Power of Attorney

The Power of Attorney gives someone who you've chosen the legal right to act on your behalf, for decisions relating to finances, property or healthcare. There are two types:  "Power of Attorney" or "Enduring Power of Attorney".

 

What is Enduring Power of Attorney?

Enduring Power of Attorney means the person nominated has the right to act on your behalf should you lose your mental capacity. There are two versions of Enduring Power of Attorney – “Property“, and "Personal  Care and Welfare".

An Enduring Power of Attorney is important in that it assists with making arrangements for the management of your property, assets and welfare if for any reason such as accident, illness or ageing process you become mentally incapable of doing so.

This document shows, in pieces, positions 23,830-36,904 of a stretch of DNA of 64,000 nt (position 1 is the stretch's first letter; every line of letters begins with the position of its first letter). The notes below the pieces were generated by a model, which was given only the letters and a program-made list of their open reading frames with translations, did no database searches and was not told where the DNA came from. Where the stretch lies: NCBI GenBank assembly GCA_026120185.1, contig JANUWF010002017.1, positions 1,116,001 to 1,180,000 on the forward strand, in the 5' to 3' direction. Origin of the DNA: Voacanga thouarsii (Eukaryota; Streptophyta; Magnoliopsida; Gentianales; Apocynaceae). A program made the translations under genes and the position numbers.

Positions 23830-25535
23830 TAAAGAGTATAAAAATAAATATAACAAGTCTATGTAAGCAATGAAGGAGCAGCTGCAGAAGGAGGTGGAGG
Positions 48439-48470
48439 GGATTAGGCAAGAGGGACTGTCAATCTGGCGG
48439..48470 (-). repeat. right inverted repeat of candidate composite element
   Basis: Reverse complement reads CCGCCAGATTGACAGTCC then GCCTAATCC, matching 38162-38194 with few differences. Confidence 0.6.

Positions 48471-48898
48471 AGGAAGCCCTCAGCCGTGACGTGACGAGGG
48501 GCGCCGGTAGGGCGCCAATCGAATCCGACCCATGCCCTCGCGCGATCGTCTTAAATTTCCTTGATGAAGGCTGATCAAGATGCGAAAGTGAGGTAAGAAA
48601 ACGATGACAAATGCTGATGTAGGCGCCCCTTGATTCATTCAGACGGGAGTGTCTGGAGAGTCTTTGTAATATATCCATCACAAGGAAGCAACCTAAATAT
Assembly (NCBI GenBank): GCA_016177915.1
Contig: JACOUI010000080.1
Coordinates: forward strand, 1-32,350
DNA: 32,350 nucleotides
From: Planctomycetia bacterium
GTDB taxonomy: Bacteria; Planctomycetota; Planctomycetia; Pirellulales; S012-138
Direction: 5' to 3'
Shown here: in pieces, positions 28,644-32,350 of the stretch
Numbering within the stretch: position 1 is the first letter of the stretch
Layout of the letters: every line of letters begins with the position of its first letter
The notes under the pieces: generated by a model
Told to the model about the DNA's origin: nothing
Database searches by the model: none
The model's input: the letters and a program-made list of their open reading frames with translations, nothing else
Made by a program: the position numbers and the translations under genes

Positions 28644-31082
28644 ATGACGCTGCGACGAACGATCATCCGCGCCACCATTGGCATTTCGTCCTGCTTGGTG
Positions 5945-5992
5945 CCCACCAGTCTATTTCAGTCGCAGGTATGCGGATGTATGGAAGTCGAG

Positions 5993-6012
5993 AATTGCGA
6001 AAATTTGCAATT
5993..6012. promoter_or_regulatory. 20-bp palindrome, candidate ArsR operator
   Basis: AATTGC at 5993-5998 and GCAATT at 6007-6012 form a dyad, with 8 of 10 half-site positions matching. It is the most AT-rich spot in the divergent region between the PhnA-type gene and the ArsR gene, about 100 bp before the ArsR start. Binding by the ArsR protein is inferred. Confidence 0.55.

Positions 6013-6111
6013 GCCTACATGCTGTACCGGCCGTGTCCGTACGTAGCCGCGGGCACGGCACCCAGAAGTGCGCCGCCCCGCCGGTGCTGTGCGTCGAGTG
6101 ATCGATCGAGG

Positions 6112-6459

What's the difference between Power of Attorney and Enduring Power of Attorney?

The main difference is that Power of Attorney does not give the person the right to act if you lose your mental capacity.

When should you consider appointing someone as Power of Attorney?

When you make a Will, it could be a good idea to consider asking the lawyer, Public Trust or statutory Trustee company acting for you to prepare an Enduring Power of Attorney as well, especially as an attorney may have to make decisions affecting property in your Will.

A note: you must arrange your Enduring Power of Attorney before you become mentally incapable. 

What happens to the appointment under the Power of Attorney when I die?

All types of Power of Attorney cease to have effect immediately upon your death.